I’m making a shift in my physical training, now that I’ve passed my most recent PT test (Max 300 score; 98 pushups, 84 situps, 13:00 min 2 mile).
It’s time to get back some of the strength I’ve lost because of the amount of cardio I’ve been doing. In order to help me with my motivation, I’m thinking of entering the Tactical Strength Challenge, when it comes around for its next international meet. I’ll get into the Men’s Open Division, where the events are max bodyweight pullups, max deadlift and max kettlebell snatches in 5:00 minutes. Even if I can’t compete, I can compare my results with the posted results from his season. I’ll get video documentation and post it here. Some of these guys are showing incredible numbers. A couple people deadlifted over 500. The guy who won the deadlift event, Jim Cahill, pulled an incredible 705, but at a bodyweight of 295, thus he did exactly zero pullups. This event has built in equalizers. Big and strong? Pullups may suffer. Wiry? Deadlift may be a problem. Cardio weak? Good luck with throwing around a metal ball for 5 minutes.
My bodyweight had dropped almost 10 pounds since I arrived in Germany. This may not be a big deal to some, but this is extremely unusual for me. Even through Basic Training, my weight did not drop more than 3 pounds. The lightest I can remember being before Germany was 171, and that was when I was riding bike a lot, many times with little food for fuel. I’ve been following an extremely strict diet, and doing a lot of calisthenics and running. Many days, no breakfast. My training regimine will look something like this:
- Deadlift twice per week. One heavy day, one light day. I will use the 5,4,3,2,1 protocol, where I increase the weight by about ten percent with the desending reps. Example: 5 Reps @250, 4 reps @ 270, 3 reps @ 290 etc. On light days, use approximately 75% of weight used o heavy days.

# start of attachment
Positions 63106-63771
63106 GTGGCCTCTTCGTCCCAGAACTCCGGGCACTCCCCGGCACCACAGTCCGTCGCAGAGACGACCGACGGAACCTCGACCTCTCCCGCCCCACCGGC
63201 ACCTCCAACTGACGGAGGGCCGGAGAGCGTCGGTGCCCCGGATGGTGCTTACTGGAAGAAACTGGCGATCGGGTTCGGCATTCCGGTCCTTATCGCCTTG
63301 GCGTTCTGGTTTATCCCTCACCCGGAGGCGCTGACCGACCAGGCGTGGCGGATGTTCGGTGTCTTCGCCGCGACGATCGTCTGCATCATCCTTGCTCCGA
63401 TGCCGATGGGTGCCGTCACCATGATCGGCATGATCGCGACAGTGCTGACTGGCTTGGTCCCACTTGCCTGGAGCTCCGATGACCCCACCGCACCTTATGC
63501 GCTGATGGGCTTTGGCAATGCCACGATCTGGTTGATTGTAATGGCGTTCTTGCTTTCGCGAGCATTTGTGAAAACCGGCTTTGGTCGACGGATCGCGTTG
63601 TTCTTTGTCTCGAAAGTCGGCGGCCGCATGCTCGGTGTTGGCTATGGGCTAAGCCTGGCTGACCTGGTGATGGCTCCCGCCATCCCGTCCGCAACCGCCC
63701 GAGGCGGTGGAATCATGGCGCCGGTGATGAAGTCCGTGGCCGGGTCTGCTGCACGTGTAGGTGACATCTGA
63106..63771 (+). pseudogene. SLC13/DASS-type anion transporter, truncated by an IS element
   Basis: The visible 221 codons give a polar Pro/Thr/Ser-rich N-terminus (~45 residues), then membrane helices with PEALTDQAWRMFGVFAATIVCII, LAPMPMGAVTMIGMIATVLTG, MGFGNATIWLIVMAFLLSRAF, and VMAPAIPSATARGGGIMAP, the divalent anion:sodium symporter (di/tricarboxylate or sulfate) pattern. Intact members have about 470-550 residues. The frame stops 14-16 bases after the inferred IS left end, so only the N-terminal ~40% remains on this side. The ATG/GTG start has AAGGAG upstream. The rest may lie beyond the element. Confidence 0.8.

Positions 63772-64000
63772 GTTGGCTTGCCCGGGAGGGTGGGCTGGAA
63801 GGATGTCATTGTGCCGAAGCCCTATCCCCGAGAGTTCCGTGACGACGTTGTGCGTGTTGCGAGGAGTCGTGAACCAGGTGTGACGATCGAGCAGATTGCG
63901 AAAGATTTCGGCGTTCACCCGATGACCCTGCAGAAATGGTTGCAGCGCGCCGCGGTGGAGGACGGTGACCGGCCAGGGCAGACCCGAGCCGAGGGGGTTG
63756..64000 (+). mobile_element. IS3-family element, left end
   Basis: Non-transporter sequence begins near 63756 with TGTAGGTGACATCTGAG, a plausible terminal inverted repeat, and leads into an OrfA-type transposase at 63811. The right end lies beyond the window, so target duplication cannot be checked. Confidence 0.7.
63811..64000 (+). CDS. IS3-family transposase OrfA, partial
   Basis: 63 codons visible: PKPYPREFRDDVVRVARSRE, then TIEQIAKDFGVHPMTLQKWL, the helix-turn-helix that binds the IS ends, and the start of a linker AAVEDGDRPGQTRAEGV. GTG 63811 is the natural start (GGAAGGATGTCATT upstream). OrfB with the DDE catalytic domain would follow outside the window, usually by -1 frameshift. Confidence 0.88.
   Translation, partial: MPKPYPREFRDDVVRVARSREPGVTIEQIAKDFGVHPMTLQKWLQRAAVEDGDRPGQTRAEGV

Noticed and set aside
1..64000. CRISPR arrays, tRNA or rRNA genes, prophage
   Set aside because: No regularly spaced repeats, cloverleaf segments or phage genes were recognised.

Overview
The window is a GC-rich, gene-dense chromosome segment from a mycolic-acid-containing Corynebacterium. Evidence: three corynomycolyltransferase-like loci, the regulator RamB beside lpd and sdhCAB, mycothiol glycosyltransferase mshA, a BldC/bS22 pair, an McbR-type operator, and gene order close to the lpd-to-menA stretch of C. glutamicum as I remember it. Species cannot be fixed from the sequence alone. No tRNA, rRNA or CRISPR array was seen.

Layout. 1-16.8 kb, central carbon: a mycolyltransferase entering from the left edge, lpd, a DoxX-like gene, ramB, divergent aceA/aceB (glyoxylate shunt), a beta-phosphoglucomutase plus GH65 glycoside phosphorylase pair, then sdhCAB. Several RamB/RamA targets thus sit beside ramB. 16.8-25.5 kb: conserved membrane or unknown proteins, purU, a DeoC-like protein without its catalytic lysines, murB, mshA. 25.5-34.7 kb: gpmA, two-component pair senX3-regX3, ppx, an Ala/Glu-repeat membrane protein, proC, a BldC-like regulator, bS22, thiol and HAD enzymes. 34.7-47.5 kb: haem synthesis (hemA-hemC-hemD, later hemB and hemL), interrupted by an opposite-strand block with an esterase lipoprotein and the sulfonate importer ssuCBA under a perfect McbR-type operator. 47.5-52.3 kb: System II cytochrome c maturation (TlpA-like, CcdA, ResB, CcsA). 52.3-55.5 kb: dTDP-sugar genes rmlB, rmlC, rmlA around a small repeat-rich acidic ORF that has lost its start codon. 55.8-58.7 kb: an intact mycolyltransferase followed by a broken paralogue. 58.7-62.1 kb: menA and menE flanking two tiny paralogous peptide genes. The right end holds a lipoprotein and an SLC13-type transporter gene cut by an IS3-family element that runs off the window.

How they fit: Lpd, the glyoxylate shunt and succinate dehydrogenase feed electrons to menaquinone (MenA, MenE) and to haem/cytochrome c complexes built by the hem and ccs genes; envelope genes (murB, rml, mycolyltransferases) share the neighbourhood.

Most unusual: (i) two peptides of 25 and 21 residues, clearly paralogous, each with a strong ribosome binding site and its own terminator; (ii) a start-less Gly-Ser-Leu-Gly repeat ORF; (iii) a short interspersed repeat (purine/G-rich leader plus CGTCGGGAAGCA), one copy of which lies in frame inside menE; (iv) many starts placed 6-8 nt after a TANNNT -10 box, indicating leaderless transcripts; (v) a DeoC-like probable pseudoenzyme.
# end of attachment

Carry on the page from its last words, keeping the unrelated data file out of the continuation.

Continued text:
- Do dumbell or kettlebell snatches once per week; run or bike once per week. Even though the kettlebell snatch is one of the events, I’ll only perform this once per week, along with a running session. Do to the possibility of attending SFAS soon, I’ll need to keep my cardio up, and running is an impotant part of that. Much of running is proper gate, which means yo must train your nervous system to run. It’s more than just keeing your VO2 max high. When doing the santches, I’ll use a 60 lb dumbell, slightly heavier than the 55 lb kettlebell used in the event. For reps, I’ll do 20, 15, 10, 5, per hand, switching hands after each set and trying to complete the whole thing as quickly as possible. I may add in some bodyweight jump squats.
- Synaptic facilitation on pullups. Train often, without burning out.
- Additional work. Hanging leg raises as a core exercise and to decompress the spine after deadlifting. I’ll add in situps and some pushups or benchpress. Both are important by Army standards and strong abs correlate with lower injury risk:
Abs protect you. A U.S. Army study linked powerful abdominal muscles to injury prevention. After giving 120 artillery soldiers the standard army fitness test of situps, pushups, and a 2-mile run, researchers tracked their lower-body injuries (such as lower-back pain and Achilles tendonitis) during a year of field training. The subjects who cranked out the most situps (73 in 2 minutes) were five times less likely to suffer lower-body injuries than those who barely notched 50. But that’s not all. Those who performed well in the pushups and 2-mile run enjoyed no such protection–suggesting that upper-body strength and cardiovascular endurance had little effect on injury prevention. It was abdominal strength that did it.~The Abs Diet, Chapter 1.
Most importantly, I’ll avoid overtraining, laying off when the symptoms begin to occur.
Also, I’ll have to up my calorie count, to keep my strength up.